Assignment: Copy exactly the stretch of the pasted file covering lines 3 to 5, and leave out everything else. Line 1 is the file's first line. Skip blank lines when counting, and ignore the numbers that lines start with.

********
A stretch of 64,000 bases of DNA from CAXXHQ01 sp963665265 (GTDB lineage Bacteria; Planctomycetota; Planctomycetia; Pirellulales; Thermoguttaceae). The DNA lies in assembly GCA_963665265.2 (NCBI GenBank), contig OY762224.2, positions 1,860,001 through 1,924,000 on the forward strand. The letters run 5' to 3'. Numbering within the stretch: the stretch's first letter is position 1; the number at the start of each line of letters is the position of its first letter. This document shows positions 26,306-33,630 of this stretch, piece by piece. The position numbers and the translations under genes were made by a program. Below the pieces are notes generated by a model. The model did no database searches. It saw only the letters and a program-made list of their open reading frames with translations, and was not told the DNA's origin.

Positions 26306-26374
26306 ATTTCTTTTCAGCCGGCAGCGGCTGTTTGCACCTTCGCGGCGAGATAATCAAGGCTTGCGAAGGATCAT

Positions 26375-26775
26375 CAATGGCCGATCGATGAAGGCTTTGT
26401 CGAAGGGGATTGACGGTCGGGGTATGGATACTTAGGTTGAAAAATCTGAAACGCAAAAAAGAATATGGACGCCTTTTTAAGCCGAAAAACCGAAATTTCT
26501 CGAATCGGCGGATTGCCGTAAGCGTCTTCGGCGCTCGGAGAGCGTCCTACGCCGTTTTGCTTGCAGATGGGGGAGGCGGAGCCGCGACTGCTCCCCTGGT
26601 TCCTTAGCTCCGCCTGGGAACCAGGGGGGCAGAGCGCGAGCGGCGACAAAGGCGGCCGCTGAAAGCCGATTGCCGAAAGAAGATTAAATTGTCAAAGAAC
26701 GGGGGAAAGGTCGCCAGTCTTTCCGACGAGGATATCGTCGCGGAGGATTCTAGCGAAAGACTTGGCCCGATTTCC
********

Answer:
26306 ATTTCTTTTCAGCCGGCAGCGGCTGTTTGCACCTTCGCGGCGAGATAATCAAGGCTTGCGAAGGATCAT

Positions 26375-26775
26375 CAATGGCCGATCGATGAAGGCTTTGT